Judgment: This is a raw, beautiful, self-destructive story about love.
Sebastian said, “Truth is the bottom of a bottomless well.”
— Mrs. Venable
After the untimely passing of Elizabeth Taylor, I’m glad that her filmography will be center stage on the upcoming LAMB Acting School 101. I was surprised at myself that I have never reviewed one of Ms. Taylor’s before now. That changed with the big screen adaptation of Tennessee William’s play, Suddenly, Last Summer. It was nominated for three Oscars including Best Actress nominations for Katharine Hepburn and Elizabeth Taylor. The movie at times was make making it hard to sit still.
The story takes place in 1937 where a young neurosurgeon, Dr. John Cukrowicz (Montogemry Clift) is performing brain surgery on a deranged woman at the Lions Views State Asylum. He is performing an experimental procedure called a lobotomy. He is disappointed with the lack of proper equipment at the place that he threatens to quit.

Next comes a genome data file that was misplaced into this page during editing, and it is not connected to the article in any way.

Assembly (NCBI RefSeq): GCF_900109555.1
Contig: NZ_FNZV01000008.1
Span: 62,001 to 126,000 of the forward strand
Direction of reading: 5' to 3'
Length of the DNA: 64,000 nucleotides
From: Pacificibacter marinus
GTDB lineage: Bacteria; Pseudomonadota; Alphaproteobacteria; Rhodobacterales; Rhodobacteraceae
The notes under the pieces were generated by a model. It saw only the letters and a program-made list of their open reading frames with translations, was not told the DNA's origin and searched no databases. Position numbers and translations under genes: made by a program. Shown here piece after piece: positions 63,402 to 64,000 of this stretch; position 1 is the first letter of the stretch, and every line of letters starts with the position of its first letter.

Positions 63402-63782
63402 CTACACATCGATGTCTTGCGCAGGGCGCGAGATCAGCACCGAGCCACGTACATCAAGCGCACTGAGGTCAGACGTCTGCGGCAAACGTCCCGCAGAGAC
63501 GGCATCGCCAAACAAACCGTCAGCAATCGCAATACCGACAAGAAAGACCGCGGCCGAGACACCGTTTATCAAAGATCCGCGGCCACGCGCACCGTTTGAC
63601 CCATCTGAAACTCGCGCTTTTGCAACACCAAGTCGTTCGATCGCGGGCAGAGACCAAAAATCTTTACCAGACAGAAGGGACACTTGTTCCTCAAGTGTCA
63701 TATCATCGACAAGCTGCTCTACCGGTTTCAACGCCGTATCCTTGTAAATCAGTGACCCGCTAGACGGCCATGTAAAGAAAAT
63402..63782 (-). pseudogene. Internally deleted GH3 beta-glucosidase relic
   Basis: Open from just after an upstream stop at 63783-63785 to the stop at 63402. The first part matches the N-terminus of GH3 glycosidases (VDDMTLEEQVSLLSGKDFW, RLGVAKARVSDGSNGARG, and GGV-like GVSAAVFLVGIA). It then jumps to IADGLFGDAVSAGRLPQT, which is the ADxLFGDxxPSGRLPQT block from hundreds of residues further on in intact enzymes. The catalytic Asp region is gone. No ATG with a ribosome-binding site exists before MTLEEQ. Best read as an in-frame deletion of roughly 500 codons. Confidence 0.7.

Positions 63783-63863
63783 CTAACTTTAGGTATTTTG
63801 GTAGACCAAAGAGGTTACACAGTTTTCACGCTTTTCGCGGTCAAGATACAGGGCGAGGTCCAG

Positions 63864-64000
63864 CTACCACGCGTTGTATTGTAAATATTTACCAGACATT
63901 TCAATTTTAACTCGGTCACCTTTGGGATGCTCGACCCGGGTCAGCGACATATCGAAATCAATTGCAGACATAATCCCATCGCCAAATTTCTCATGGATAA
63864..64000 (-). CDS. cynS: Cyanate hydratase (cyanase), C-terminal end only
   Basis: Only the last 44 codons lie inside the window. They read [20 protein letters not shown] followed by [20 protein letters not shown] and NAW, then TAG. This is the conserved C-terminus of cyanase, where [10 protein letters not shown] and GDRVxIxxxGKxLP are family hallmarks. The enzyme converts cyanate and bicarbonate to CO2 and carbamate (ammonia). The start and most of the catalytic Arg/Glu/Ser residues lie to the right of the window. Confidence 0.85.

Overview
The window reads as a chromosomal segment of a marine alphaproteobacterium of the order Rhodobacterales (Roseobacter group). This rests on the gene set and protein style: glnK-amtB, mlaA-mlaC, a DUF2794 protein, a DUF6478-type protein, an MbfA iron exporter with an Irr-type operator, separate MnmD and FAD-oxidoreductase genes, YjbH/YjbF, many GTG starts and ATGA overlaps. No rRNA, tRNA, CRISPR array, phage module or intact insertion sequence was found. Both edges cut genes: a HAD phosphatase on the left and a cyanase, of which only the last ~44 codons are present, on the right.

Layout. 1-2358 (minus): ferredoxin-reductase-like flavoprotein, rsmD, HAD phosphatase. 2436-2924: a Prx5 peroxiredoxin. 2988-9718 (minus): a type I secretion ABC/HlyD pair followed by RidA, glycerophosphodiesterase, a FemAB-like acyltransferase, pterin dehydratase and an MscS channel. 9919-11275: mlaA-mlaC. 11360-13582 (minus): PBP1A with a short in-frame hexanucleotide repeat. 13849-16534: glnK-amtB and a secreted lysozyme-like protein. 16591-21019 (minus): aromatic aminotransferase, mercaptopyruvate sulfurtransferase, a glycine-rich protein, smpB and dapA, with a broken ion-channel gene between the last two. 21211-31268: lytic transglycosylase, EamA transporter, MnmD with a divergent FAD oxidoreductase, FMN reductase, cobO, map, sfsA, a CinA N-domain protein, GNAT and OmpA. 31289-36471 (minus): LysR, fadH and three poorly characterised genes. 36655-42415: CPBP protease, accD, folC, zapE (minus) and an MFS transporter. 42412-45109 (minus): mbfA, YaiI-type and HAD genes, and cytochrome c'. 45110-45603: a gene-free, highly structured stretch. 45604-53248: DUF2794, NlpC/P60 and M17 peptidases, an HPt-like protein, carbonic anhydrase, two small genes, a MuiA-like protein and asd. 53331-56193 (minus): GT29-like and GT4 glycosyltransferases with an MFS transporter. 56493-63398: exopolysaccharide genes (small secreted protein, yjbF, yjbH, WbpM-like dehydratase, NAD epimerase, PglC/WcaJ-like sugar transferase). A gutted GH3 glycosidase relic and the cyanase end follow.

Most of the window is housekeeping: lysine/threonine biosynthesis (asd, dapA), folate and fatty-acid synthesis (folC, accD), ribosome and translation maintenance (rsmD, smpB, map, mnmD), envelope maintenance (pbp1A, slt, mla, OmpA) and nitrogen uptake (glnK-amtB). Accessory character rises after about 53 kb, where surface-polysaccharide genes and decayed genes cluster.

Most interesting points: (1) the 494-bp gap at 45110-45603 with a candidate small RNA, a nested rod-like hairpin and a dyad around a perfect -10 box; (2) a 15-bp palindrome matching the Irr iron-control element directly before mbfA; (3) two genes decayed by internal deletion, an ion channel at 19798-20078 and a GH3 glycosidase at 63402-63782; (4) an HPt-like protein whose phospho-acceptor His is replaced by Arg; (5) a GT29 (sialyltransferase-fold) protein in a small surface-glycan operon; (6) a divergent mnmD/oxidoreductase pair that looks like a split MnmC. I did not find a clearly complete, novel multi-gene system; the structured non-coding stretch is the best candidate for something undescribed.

Dr. Lawrence Hockstader (Albert Dekker) gives John a letter from a would-be patron, Mrs. Violet Venable (Hepburn) who wants him to perform the experimental surgery on her niece, Catherine Holly (Taylor) who is locked away at another asylum, St. Mary’s. They agree to meet at the Venable house to discuss matters. John is caught off guard with the overgrown jungle in the backyard of the estate.
Mrs. Venable talks endlessly about her son, Sebastian that died a year earlier. Apparently, Catherine was there that faithful day when Sebastian died. The incident has driven her to madness. It was described as dementia praecox to her. Catherine is having strange hallucinations about the incident, and she is taking out her frustrations on the staff there. They want Catherine to leave soon. Mrs. Venable thinks that the procedure would cure her of her ramblings.
John goes to St. Mary’s to see if Catherine’s condition in genuine or not. As he hides in a dark corner of the room, he watches Catherine burn a nun’s hand with her lit cigarette. when John tries to questions Catherine about the death of Sebastian, she cannot remember anything. He decides to transfer her to Lion’s View where he could keep a close eye on her and try to chip away at the mind block that she had about the incident.
As John is getting closer to the truth of Sebastian’s death, the more skeletons flying out of the closet.